Strap on your skates and wrist guards, grab your helmet and blinky and hit the streets!
Empire's Tuesday Night Skate (TNS) is a weekly night skate around New York City. We do group skates all over Manhattan (e.g., Fort Tryon and the Cloisters), as well as destinations in Brooklyn (Prospect Park), the Bronx (Jerome Park and the Concourse), Queens (the Unisphere), and New Jersey. Overall distance ranges from 15 to 25 miles (25-40 km), but is usually close to 20 miles (30 km).
Intermediate and advanced skaters. We really, really, really recommend that you be comfortable skating both at night and in city traffic. If you are not comfortable skating on NYC streets, you will not be happy or safe skating TNS.
TNS is not as big as it used to be, but the skate usually has 10 and 15 skaters, although, of course, it depends on the season. In winter, there may be only two or three skaters, but in summer on a nice night, there should be about a dozen. You just never know. (And frankly, isn't that the beauty of it? It's a lot like life.)
We think you can guess what night of the week we meet. Our meeting time, though, is 8 p.m. We roll out at 8:15. We skate all year long provided that the streets are dry and the temperature is at or above freezing — 32°F (0°C). Well, okay, we may stay home if it's exceptionally windy.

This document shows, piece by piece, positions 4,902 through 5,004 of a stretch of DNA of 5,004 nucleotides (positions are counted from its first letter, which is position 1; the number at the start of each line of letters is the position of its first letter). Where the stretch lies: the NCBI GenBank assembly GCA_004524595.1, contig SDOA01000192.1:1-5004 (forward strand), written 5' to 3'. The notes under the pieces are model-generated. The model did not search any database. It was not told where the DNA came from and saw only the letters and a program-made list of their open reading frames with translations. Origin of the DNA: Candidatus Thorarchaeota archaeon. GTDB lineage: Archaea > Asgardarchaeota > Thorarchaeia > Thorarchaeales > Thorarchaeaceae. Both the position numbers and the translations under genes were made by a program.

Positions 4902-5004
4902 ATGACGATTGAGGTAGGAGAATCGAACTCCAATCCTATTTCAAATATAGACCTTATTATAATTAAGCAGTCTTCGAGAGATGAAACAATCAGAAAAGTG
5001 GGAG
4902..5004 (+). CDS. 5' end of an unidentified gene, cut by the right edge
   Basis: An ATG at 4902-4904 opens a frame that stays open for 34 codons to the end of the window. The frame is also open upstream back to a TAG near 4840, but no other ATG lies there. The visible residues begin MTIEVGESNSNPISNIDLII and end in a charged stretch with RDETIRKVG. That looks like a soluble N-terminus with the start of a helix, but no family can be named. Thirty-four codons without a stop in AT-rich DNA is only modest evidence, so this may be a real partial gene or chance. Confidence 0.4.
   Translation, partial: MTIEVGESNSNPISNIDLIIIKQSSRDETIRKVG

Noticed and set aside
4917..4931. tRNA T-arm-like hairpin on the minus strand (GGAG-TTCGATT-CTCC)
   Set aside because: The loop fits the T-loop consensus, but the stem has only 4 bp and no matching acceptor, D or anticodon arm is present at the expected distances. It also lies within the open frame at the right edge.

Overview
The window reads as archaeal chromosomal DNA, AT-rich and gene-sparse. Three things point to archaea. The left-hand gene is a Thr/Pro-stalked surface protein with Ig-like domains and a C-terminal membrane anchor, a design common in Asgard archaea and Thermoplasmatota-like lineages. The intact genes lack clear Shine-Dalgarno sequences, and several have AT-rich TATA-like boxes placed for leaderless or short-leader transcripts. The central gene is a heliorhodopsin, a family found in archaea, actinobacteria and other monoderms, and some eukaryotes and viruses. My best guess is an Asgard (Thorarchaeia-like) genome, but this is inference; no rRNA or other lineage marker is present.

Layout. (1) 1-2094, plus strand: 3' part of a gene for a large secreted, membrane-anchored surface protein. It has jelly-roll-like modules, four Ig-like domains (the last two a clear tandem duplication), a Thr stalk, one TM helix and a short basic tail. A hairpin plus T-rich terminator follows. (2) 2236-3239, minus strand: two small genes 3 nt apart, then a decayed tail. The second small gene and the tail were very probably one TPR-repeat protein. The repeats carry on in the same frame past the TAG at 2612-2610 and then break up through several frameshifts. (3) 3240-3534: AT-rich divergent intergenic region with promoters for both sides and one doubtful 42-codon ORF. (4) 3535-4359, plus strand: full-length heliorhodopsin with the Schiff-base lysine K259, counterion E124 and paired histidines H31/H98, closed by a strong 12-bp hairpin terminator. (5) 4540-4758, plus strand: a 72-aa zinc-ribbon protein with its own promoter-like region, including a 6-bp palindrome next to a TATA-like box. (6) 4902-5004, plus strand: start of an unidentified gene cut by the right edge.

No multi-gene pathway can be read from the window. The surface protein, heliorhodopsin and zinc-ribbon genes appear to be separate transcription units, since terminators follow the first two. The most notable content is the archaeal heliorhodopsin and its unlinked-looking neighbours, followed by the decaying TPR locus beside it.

We meet on the north side of Grand Army Plaza, Fifth Ave. & East 60th St., Manhattan. This is also the southeast corner entrance to Central Park. Just look for some skaters either behind the gilded statue of General Sherman or on the statue steps.
(Please note: If you skated TNS with us in the past but haven't done so in a while, we have had to move the starting point. The Blades skate shop where we met for so very many years closed up in early 2016.)
Because we care about the safety of the people we skate with, we want you to take appropriate precautions for your own safety, and for ours. Please wear a helmet, wrist guards, and some sort of illumination such as a blinky or even a helmet-light. Bright clothing really helps, as does reflective material. (Actually, reflective and/or light-colored clothing is required by state law for anyone skating after dark. So there you go.)
We do our best to signal stops and turns, call out potholes and street crud and cars, and also obey traffic rules. If you do not know how to do any of that, please ask!
If you have to ask…
What? There's more?
Some of the TNS crew try to stay together for a little extra socializing after the skate is (officially) over. Depending on the week's route, this may mean that we'll get an adult beverage and hear some music at a skate-friendly establishment in the West 80s or perhaps East 50s. Sometimes, though, we may just get a slice of pizza at a place near the Queensboro Bridge.
A footnote for those of you who care about this kind of thing… The Tuesday Night Skate is New York City's oldest group skate, and one of the oldest in the world. It originally began about 1986 or 1987 when inline skaters started meeting regularly to skate the NYC streets at night, and became an organized weekly event sponsored by the Big Apple Road Rollers (later known as New York Road Skaters Association) in 1989. TNS was a BARR/NYRSA event until late 1994, and then was independently organized for a few years. TNS has been an official Empire Skate Club event since January 1999.